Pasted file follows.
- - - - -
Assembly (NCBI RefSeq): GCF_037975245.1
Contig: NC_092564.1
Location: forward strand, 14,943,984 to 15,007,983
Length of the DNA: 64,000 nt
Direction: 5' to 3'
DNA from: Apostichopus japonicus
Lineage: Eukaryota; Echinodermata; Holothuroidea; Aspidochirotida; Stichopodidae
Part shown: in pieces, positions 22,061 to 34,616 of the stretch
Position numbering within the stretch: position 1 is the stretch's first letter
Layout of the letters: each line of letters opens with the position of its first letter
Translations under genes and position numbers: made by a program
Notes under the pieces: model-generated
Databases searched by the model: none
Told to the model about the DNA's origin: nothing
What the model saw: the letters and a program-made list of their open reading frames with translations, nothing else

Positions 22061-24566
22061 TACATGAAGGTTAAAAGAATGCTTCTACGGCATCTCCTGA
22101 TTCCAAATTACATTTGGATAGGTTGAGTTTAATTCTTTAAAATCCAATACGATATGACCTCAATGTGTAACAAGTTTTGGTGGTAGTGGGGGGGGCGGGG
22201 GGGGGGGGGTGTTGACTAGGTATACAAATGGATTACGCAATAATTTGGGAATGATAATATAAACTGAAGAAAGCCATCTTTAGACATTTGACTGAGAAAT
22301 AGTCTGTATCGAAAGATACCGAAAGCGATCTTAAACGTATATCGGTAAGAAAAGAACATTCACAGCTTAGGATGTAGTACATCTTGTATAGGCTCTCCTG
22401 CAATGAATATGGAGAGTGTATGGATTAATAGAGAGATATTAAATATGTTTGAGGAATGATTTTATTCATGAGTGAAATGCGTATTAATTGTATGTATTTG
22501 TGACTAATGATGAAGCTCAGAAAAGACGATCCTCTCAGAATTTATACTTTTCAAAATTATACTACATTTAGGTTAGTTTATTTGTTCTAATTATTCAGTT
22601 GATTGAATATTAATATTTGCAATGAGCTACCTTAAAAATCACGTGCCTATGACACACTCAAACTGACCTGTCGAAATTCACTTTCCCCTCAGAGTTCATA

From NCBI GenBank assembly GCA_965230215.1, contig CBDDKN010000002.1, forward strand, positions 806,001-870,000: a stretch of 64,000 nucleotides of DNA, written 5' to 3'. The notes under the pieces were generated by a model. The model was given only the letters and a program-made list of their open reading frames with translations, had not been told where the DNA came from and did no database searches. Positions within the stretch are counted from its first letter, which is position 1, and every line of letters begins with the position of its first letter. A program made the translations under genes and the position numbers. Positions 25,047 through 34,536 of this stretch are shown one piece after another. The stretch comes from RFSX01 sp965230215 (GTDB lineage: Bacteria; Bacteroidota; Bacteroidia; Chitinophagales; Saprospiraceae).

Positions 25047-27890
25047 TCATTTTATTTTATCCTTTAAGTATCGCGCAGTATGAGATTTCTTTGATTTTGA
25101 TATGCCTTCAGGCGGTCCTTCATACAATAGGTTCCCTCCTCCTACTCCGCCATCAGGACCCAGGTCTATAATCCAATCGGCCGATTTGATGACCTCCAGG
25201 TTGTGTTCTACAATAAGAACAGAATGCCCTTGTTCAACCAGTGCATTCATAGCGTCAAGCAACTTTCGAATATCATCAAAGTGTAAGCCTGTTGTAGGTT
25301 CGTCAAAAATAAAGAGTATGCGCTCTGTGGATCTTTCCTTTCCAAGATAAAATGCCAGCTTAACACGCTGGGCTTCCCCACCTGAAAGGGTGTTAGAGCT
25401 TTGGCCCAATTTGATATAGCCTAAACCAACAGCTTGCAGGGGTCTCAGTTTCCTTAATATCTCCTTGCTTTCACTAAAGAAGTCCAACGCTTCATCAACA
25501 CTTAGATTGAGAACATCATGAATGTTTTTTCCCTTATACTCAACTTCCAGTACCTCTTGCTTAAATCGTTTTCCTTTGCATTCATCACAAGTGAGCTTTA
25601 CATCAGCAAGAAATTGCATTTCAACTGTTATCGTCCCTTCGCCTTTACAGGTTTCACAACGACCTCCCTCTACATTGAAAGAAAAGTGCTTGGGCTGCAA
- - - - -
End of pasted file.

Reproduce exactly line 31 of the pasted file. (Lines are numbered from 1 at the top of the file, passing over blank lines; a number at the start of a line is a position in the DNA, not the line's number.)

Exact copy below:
25501 CTTAGATTGAGAACATCATGAATGTTTTTTCCCTTATACTCAACTTCCAGTACCTCTTGCTTAAATCGTTTTCCTTTGCATTCATCACAAGTGAGCTTTA